# 1 A current source mosfet heats up I set up this circuit on a breadboad but it doesn't seen to work correctly. I used 1 ohm(5%) for the sense resestor and set the voltage using a divider down to 1v but there're 2 issues:

1- the voltage across the resistor is about .8 V and goes down after a little bit I guess because the mosfet on resistance increases with temperature.

2- The mosfet heats up so quickly (it's heat-sinked) although it has a very low on resistance of .025 ohm (irfz44n).

I tried to put a small series resistance with the the gate of the mosfet so it prevent ringing but still the same problem. I even put 10 kOHM resistor to make a schmitt trigger but also didn't work.

I'm using a 12 V, 1 A limited voltage source and LM358 for the OpAmp.

• Calculate the power dissipation in the MOSFET. – user253751 Apr 19 '17 at 22:45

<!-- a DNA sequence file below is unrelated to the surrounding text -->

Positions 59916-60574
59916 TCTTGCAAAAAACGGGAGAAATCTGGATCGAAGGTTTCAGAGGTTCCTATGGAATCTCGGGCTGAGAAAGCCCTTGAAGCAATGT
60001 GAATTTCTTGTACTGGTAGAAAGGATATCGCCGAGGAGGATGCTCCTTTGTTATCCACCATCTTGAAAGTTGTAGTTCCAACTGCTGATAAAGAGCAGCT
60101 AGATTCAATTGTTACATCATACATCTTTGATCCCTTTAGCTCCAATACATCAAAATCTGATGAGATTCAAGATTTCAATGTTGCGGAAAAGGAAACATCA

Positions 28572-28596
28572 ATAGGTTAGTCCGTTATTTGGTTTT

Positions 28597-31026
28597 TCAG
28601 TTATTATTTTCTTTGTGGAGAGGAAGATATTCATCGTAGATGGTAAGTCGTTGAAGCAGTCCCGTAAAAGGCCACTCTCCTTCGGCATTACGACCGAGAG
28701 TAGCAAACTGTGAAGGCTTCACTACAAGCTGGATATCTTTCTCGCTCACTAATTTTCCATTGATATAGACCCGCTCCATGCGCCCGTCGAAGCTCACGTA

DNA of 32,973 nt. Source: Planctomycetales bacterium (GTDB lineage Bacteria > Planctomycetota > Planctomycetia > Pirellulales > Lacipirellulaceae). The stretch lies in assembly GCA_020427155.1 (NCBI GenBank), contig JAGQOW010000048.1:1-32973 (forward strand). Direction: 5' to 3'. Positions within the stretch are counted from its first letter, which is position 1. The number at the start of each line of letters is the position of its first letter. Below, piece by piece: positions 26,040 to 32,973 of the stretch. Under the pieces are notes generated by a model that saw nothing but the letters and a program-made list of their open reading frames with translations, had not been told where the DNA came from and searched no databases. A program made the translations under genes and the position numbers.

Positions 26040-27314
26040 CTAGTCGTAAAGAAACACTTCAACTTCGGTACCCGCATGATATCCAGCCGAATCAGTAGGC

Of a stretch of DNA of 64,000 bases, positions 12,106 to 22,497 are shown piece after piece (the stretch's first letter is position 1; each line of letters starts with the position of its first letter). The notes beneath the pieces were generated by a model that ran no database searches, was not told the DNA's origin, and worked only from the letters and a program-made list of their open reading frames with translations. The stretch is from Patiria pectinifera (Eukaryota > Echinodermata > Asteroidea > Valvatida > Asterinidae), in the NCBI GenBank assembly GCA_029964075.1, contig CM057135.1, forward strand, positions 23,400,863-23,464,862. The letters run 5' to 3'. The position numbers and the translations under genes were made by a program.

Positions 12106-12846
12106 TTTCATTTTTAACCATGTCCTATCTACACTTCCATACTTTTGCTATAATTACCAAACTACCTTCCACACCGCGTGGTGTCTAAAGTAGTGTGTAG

low on resistance of .025 ohm (irfz44n).

The Rds(on) in the datasheet applies when the FET is fully switched (aka used in the saturation region).

This circuit uses the FET in the linear region, so this spec doesn't apply.

Anyway it's very easy to calculate the power consumed by the FET. The current is 1 A. The voltage is 12 V less a tiny amount for the sense resistor. So the power consumption must be very near 12 W.

With 62 C/W junction-to-ambient thermal resistance (per the IR/Infineon datasheet), that's more than enough let the smoke out of the part.

• Can 12W make a mosfet this hot (uncomfortable to touch even with heat sink )? – iMohaned Apr 19 '17 at 22:36
• Yes. 12 W will heat the part up to 750 C (internally, and assuming standard test conditions from the datasheet)...meaning really it will burn the part up. – The Photon Apr 19 '17 at 22:37
• I've seen the edit, ok but what does this sentence from the datasheet mean? "The TO-220 package is universally preferred for all commercial-industrial applications at power dissipation levels to approximately 50 watts. " – iMohaned Apr 19 '17 at 22:38
• It means if you bolt a heat sink to it and blow forced air over it, it can probably handle that much power. – The Photon Apr 19 '17 at 22:39
• No, the op-amp doesn't do that. It is a (more or less) linear amplifier itself. – The Photon Apr 19 '17 at 22:49